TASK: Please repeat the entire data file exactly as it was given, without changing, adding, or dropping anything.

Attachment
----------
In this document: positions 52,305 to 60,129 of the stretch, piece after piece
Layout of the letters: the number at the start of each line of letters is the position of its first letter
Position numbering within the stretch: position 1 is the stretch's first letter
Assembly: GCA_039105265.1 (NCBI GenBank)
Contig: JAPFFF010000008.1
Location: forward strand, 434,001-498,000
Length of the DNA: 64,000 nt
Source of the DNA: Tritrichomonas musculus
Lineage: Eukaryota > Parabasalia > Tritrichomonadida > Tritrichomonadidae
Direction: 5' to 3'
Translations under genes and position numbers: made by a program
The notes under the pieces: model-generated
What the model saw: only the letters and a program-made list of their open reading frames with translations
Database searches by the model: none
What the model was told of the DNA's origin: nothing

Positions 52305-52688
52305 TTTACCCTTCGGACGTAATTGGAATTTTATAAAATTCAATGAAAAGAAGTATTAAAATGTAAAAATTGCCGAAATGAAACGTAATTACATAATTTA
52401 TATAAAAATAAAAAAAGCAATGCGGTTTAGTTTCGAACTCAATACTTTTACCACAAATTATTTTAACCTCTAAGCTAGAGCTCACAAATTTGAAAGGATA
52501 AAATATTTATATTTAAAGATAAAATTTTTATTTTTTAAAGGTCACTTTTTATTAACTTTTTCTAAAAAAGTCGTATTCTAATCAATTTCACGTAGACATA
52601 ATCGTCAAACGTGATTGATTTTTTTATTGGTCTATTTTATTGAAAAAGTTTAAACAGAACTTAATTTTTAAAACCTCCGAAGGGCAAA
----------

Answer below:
In this document: positions 52,305 to 60,129 of the stretch, piece after piece
Layout of the letters: the number at the start of each line of letters is the position of its first letter
Position numbering within the stretch: position 1 is the stretch's first letter
Assembly: GCA_039105265.1 (NCBI GenBank)
Contig: JAPFFF010000008.1
Location: forward strand, 434,001-498,000
Length of the DNA: 64,000 nt
Source of the DNA: Tritrichomonas musculus
Lineage: Eukaryota > Parabasalia > Tritrichomonadida > Tritrichomonadidae
Direction: 5' to 3'
Translations under genes and position numbers: made by a program
The notes under the pieces: model-generated
What the model saw: only the letters and a program-made list of their open reading frames with translations
Database searches by the model: none
What the model was told of the DNA's origin: nothing

Positions 52305-52688
52305 TTTACCCTTCGGACGTAATTGGAATTTTATAAAATTCAATGAAAAGAAGTATTAAAATGTAAAAATTGCCGAAATGAAACGTAATTACATAATTTA
52401 TATAAAAATAAAAAAAGCAATGCGGTTTAGTTTCGAACTCAATACTTTTACCACAAATTATTTTAACCTCTAAGCTAGAGCTCACAAATTTGAAAGGATA
52501 AAATATTTATATTTAAAGATAAAATTTTTATTTTTTAAAGGTCACTTTTTATTAACTTTTTCTAAAAAAGTCGTATTCTAATCAATTTCACGTAGACATA
52601 ATCGTCAAACGTGATTGATTTTTTTATTGGTCTATTTTATTGAAAAAGTTTAAACAGAACTTAATTTTTAAAACCTCCGAAGGGCAAA